Bassano, a town of Italy, province of Pia-cenza, on the left bank of the Brenta, 31 m. N. by W. of Padua and 15 N. E. of Vicenza; pop. about 13,000. The fine bridge over the Brenta built by Palladio was swept away in 1748, and restored by Ferracino. The old walls of Bassano are clad with ivy; the sidewalks are paved with marble found in the vicinity, and the streets with granite and other materials. The partly ruined castle of Ezzelino in the centre of the town is now occupied by the archbishop.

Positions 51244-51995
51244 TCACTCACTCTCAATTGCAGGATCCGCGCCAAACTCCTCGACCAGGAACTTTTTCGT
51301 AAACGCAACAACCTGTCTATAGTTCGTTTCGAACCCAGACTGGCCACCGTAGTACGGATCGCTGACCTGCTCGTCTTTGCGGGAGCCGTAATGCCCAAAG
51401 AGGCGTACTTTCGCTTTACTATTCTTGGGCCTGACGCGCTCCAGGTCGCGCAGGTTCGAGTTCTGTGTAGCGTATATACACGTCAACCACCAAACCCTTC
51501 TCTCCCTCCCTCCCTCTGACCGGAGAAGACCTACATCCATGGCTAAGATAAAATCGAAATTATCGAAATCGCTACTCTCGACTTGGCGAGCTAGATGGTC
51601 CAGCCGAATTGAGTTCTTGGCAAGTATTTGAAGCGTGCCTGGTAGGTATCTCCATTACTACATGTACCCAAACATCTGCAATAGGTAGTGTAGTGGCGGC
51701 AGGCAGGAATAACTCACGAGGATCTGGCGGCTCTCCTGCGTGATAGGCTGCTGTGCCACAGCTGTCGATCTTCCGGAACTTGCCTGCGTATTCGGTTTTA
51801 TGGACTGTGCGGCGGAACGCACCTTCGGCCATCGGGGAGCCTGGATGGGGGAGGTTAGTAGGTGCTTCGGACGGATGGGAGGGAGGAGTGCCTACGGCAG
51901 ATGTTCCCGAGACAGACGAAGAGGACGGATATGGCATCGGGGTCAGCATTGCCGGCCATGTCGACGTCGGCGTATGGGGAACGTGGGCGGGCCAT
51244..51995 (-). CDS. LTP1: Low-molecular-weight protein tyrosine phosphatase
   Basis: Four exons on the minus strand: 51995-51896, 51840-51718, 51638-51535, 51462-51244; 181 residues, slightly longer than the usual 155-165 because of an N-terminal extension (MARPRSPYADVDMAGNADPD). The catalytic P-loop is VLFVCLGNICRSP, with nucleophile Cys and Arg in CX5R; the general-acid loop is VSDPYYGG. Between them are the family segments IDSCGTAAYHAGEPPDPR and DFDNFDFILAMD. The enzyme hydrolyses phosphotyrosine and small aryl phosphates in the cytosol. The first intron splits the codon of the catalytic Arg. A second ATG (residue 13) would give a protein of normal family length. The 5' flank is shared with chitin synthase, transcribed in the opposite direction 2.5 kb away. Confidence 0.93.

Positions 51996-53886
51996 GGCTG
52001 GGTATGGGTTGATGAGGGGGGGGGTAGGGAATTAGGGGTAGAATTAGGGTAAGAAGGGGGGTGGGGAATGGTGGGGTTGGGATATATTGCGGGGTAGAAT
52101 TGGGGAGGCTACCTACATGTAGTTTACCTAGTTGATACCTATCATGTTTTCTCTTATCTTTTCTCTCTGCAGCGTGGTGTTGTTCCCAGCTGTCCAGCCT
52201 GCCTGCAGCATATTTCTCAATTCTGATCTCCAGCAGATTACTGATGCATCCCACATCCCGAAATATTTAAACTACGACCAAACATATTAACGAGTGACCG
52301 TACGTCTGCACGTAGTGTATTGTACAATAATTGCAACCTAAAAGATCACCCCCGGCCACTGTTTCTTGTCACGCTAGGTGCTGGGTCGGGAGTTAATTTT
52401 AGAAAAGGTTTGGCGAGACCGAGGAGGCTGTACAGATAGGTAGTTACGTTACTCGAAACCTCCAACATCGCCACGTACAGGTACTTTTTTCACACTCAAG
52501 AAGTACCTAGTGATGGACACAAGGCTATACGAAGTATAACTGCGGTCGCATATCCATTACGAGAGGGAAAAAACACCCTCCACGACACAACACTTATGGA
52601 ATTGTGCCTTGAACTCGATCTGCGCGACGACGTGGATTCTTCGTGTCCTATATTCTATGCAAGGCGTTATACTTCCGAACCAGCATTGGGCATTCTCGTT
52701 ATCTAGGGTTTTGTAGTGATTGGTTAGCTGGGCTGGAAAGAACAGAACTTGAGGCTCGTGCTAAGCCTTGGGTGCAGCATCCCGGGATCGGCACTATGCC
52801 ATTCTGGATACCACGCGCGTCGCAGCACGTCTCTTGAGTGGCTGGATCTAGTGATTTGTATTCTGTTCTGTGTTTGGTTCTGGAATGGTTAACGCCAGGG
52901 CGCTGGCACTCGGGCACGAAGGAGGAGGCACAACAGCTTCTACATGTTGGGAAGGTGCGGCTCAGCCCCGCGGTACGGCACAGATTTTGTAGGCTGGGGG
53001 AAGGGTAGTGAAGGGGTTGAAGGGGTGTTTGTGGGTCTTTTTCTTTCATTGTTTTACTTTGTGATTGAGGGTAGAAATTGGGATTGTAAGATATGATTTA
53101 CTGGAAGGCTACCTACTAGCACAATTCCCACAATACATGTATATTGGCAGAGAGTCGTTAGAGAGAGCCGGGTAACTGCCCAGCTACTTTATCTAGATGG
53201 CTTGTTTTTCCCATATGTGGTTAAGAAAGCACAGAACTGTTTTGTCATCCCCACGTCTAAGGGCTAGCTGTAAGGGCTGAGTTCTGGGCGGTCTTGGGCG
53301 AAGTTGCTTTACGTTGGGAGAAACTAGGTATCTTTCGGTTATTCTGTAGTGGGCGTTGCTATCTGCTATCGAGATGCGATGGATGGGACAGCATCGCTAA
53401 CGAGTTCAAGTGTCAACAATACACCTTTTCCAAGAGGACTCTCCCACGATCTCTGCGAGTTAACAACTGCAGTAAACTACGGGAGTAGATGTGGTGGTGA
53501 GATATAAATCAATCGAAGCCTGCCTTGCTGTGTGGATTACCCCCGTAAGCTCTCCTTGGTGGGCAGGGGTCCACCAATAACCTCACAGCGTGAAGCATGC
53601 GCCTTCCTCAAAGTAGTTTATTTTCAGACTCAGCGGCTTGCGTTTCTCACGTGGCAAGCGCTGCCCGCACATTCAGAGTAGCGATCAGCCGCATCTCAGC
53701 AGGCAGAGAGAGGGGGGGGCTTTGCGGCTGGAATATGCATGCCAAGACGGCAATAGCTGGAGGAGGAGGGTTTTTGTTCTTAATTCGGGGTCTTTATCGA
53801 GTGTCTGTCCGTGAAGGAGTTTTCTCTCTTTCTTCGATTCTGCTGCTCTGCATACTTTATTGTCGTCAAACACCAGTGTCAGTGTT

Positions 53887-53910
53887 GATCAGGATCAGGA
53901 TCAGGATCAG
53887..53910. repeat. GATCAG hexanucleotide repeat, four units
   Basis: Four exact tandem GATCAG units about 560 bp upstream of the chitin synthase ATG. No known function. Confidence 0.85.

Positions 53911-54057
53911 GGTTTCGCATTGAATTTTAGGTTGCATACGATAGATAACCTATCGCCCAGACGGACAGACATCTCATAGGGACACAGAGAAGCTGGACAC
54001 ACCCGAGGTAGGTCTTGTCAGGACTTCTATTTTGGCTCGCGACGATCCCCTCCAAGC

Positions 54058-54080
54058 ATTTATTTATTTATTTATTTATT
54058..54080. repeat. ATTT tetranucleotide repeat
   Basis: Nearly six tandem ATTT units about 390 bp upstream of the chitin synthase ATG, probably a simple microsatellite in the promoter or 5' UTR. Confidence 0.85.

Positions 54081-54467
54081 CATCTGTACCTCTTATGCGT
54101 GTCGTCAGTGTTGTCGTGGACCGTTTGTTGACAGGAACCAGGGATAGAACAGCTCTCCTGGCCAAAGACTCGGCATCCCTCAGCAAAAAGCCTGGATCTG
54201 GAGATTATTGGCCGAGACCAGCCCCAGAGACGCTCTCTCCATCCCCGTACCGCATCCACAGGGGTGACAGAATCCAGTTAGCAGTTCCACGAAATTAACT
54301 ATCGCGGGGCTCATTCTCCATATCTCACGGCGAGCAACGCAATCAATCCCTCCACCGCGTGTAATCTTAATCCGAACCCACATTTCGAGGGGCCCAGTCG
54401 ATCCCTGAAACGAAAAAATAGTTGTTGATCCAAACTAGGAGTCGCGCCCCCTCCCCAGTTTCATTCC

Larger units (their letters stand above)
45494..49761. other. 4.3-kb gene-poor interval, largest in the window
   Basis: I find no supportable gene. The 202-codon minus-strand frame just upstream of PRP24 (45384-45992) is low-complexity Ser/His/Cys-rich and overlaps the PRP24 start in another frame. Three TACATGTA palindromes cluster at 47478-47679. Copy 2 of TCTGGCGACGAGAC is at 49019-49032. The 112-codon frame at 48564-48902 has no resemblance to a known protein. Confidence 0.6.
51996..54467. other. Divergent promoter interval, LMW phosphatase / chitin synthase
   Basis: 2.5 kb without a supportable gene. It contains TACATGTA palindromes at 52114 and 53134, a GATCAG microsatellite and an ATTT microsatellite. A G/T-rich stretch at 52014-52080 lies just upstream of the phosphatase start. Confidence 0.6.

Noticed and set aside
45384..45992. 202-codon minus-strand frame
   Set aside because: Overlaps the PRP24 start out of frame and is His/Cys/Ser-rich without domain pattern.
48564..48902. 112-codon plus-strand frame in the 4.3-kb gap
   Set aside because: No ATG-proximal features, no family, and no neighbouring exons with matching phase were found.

The museum in the piazza San Francisco contains an extensive library, a picture gallery, and collections of coins and rare engravings. The palace of the podesta contains frescoes and statuary. Near the town are the villa Rez-zonico, famous for its extensive view and for works of art, and the villa Parolini, with a botanical garden. The town contains a number of convents, a gymnasium, and about 30 churches, several of which have paintings executed by the Bassano family. The Remondini printing establishment, once the first in Italy, is still of some importance, and has paper mills and a school of engraving annexed to it. The trade is considerable, especially in silks. The chief manufactures are woollen cloths, straw hats, and leather. Ezzelino resided here for some time. The town was fortified and improved by Francis of Carrara, lord of Padua, and was ruled by the Visconti of Milan, who in 1404 ceded it to the republic of Venice, of which it became a separate province with a local administration. In the 16th century it suffered during the Avar of the league of Cam-bray against Venice. On Sept. 8, 1796, Napoleon, after a forced march of two days from Trent, annihilated here the Austrian army under Wurmser. Battles were also fought here between the French and the Austrians in November, 1796, in 1801, 1805, and 1813. Napoleon raised Bassano to a duchy for the benefit of Maret. Canova was born in a village 10 m. from Bassano.